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'I don't know how I'm surviving': vast majority of job ads still don't mention flexibility

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Nearly three-quarters of UK job vacancies do not mention flexible working despite a huge shift in working styles post-pandemic.

Job vacancies are at their highest level since official records began in 2001 at 1.1 million, according to Office for National Statistics. Yet the proportion of jobs offering flexible working options has grown by just four percentage points, analysis from social enterprise Timewise has found.

Just over one in four UK jobs were advertised with flexible working options (26%) between January to August this year, meaning people who need flexibility effectively cannot apply for three out of four vacancies on the market.

This contrasts with employee priorities as half the UK’s workforce work flexibly in some form, according to previous Timewise analysis, and nine in 10 employees want flexibility in their next job.


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Carole MacLeod used to manage delegates at Davos, but after having a child decided to find work she could manage more easily alongside school pick-up and drop-off. She also needs flexibility to provide support for her partner who is undergoing regular treatment for cancer.

She has since worked in many roles she has enjoyed but argued they have not matched her level of career expertise and skill.

She said: “The market is flooded with jobs. But none that offer a decent wage, good enjoyable professional type work and flexibility too. The kind of jobs that are available tend to be in hospitality, offering long poorly paid shifts that are below my skillset. Recruiters won’t even answer the phone. I think I have applied for maybe 100 jobs at various universities and academic institutions in central London.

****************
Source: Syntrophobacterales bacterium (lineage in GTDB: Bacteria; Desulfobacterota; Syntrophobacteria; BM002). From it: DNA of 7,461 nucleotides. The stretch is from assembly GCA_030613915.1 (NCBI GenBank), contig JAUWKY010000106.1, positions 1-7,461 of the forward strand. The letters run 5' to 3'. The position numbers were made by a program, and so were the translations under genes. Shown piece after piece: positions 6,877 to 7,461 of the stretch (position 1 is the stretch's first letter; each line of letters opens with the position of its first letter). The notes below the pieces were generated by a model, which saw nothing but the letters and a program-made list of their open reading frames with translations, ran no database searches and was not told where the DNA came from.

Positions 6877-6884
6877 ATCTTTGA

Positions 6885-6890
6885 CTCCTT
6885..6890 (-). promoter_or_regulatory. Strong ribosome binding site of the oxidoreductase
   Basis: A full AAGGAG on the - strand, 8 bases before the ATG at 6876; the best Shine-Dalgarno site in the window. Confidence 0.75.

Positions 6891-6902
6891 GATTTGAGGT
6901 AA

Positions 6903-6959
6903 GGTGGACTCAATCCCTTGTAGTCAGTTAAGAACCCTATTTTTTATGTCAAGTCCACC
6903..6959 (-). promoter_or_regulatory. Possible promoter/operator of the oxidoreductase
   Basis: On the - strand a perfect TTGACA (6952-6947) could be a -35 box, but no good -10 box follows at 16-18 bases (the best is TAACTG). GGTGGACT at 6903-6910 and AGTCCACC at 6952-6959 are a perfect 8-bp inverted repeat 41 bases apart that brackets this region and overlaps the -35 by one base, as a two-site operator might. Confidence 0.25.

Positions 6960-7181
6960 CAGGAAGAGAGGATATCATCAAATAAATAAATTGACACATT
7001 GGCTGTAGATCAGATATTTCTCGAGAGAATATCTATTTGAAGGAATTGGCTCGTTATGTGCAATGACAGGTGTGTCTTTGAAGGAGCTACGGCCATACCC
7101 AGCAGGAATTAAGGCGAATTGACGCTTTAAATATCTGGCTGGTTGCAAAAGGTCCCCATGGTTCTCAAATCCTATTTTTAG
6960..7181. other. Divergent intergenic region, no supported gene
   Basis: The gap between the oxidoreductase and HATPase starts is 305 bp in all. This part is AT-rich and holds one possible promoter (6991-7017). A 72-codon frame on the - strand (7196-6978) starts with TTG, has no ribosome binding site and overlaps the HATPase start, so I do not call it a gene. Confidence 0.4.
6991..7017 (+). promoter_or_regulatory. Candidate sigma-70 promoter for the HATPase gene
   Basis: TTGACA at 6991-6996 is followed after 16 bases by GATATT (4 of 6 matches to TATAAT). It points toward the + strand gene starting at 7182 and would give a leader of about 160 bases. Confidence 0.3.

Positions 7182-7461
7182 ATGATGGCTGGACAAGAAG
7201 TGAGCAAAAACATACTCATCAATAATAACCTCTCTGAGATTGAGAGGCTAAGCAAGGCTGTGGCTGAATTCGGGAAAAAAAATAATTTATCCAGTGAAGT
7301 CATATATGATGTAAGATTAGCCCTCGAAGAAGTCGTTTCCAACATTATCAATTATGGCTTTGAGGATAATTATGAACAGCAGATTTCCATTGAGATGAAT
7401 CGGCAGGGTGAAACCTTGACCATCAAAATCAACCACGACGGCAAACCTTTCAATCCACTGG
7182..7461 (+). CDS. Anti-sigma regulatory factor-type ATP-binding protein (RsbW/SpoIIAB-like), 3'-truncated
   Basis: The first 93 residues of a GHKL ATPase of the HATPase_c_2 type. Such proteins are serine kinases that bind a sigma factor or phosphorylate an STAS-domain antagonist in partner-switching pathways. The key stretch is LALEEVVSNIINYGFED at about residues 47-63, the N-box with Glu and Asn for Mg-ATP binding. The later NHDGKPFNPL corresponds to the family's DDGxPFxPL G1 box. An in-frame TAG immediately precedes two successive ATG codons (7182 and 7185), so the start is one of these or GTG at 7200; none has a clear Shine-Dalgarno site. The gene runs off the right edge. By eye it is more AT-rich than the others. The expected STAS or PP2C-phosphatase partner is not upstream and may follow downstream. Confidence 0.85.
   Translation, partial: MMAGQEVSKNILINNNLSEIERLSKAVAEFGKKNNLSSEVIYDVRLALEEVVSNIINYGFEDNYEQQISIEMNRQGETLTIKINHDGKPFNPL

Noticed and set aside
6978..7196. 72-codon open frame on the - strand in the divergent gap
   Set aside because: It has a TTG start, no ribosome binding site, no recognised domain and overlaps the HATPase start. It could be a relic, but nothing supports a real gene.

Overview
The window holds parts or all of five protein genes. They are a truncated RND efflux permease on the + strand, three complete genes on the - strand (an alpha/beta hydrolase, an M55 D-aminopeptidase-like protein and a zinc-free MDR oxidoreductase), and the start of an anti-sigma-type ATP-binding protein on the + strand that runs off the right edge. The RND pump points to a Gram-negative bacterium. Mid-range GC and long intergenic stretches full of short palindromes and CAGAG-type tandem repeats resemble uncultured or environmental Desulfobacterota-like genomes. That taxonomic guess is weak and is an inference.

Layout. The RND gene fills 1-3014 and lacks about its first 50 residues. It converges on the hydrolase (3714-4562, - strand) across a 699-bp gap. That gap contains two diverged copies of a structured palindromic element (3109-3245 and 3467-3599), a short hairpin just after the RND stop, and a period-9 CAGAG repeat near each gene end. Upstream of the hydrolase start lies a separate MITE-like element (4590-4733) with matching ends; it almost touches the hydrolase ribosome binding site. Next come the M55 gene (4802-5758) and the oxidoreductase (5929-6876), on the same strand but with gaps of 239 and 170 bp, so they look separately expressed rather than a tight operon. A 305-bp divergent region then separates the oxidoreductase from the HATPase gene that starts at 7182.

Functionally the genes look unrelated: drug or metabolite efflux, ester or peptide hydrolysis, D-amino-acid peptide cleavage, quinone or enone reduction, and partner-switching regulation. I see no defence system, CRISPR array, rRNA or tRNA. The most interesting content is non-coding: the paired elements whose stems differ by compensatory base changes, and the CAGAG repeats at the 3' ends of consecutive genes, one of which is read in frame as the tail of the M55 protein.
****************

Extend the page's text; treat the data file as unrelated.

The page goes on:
“I find it bewildering. Mature mid-life workers in their 50s such as myself have so much to give – we are skilled, experienced, committed and can hit the ground running. We are everything an employer wants – until you start talking about what you need: flexible working. Hours to fit with your partner’s treatment and having a school-age daughter to support." 

Flexibility is defined in the report as any advertised vacancy that is either part-time or offers home-working, flexible start and finish times, flexible shift patterns, remote working, term-time, or job-share.

Danny Harmer, chief people officer at Aviva, said the report was a wakeup call for companies wanting to boost their diversity efforts.

She said: “Offering flexible roles is essential to attract the very best, and most diverse, workforce so it’s good business sense. Flexible roles also support people with life’s changing demands so they can contribute to their families and communities while progressing their careers, which is great for society too.” 

Part-time work was the preferred working pattern for 20% of UK employees but is offered in just 10% of job adverts. 

Home or remote working mentions were low, only appearing in 8% of job adverts. This has also reduced since lockdown restrictions were lifted in April 2021.

Part-time work and low pay were still synonymous in Timewise’s analysis, with 19% of low paid jobs (up to £20k) mentioning part-time possibilities. This is the highest ratio of any salary band.

Home working and flexible working were rarely seen in low-paid vacancies.

Nicole James (not her real name) works in HR and asked her employer for a four day week in March 2020, just before the lockdown hit, to help with childcare responsibilities. 

When this request was denied she resigned but then found all the jobs she applied for all had time constraints.

She therefore took out a student loan to support herself in further education.

She said: “It’s incredibly hard to fit in with everything my daughter’s needs too. I don’t know how I’m surviving if I’m honest. I am extremely aware of the need to find extra finance to support us as a family. I have to find something that is just a couple of hours a week.

“Looking for a part-time a job has been a very disappointing experience. There just doesn’t seem to be anything out there advertised as such. Sometimes it feels extremely worrying. 

Emma Stewart, co-founder of Timewise, said the way employers were advertising jobs ignored the biggest shake-up of work in a generation.

She added: “We know that candidates do not want to raise the flexible working question; we believe they shouldn’t have to. In the post-pandemic, post-Brexit employment market, where vacancies far outstrip candidate supply, thousands of skilled candidates won’t move until they see that a job clearly offers flexible working from day one.”